Michael Streissguth, who has written extensively about Johnny Cash before, essays a final summation of the singer/songwriter's career and personal struggles in Johnny Cash: The Biography. As the author points out, Cash had a direct hand in shaping his earlier biographies, from which he emerged as a flawed but larger-than-life figure who ultimately had gained control of his demons. While clearly a great admirer of Cash and his music, Streissguth nonetheless chips away at the sanitized version of The Man in Black. In so doing, he makes Cash more human and, thus, his achievements all the more remarkable.
To piece together this complex artist, Streissguth interviewed dozens of people who knew him well at every stage of his development from distant and long-forgotten high school classmates to such inside observers as his daughters Rosanne and Cindy; managers Saul Holiff and Lou Robin; producer Jack Clement; former band members Marshall Grant and Marty Stuart; Bill Walker, the music director for Cash's TV show; and numerous record company executives who witnessed and/or contributed to Cash's rise and fall. Of particular relevance are Streissguth's portraits of two of the most influential figures in Cash life's his flinty and love-withholding father, Ray, and his second wife, June Carter, who emerges as both self-sacrificing and self-aggrandizing. Obsessed by religion and the desire to live righteously, Cash, nonetheless, was more of a drug addict than he ever admitted and, says the author, a womanizer even as he publicly trumpeted his love for June. This is the best study of Cash to date.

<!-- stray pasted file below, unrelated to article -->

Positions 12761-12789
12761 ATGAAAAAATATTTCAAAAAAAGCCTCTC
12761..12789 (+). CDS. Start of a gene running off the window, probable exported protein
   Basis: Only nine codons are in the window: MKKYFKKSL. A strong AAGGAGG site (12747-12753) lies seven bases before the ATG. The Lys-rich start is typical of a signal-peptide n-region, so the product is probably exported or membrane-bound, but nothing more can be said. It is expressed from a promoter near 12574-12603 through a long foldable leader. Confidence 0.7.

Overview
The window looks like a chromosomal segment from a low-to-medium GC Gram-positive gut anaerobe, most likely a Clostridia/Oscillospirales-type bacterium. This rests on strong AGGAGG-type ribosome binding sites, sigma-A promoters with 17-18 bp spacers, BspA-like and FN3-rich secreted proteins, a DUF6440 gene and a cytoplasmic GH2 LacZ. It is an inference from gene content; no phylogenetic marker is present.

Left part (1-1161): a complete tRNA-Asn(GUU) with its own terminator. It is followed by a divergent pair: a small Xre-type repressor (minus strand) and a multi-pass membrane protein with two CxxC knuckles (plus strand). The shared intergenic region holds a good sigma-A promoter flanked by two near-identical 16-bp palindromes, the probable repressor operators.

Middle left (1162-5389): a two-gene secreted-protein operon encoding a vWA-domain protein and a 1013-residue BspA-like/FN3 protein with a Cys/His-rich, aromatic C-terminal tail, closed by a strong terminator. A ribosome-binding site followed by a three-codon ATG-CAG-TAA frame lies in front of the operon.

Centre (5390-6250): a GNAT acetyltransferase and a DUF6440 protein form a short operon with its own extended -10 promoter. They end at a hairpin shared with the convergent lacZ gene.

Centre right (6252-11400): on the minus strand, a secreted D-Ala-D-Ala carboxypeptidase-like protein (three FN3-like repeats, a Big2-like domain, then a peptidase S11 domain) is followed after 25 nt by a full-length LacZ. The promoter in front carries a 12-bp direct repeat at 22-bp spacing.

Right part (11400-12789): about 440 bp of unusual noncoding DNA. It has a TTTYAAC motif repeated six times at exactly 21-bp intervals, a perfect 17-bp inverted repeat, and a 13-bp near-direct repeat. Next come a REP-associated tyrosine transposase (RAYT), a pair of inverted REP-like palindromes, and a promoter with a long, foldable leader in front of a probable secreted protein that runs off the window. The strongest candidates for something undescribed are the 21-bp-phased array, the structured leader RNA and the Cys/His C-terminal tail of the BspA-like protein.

Edward Morris is the former country music editor of Billboard and currently a contributor to CMT.com.